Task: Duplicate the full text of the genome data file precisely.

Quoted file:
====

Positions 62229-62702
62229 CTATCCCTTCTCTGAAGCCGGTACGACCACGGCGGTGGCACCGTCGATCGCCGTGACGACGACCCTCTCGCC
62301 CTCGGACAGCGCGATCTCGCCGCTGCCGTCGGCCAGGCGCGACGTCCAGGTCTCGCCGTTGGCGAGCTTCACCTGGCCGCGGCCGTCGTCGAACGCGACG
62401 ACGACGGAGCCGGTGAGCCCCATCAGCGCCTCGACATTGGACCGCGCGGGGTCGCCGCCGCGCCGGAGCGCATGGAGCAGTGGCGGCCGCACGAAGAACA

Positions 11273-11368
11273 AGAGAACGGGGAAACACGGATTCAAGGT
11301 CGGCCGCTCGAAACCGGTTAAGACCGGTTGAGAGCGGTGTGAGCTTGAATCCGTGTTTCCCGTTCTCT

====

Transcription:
Positions 62229-62702
62229 CTATCCCTTCTCTGAAGCCGGTACGACCACGGCGGTGGCACCGTCGATCGCCGTGACGACGACCCTCTCGCC
62301 CTCGGACAGCGCGATCTCGCCGCTGCCGTCGGCCAGGCGCGACGTCCAGGTCTCGCCGTTGGCGAGCTTCACCTGGCCGCGGCCGTCGTCGAACGCGACG
62401 ACGACGGAGCCGGTGAGCCCCATCAGCGCCTCGACATTGGACCGCGCGGGGTCGCCGCCGCGCCGGAGCGCATGGAGCAGTGGCGGCCGCACGAAGAACA

Positions 11273-11368
11273 AGAGAACGGGGAAACACGGATTCAAGGT
11301 CGGCCGCTCGAAACCGGTTAAGACCGGTTGAGAGCGGTGTGAGCTTGAATCCGTGTTTCCCGTTCTCT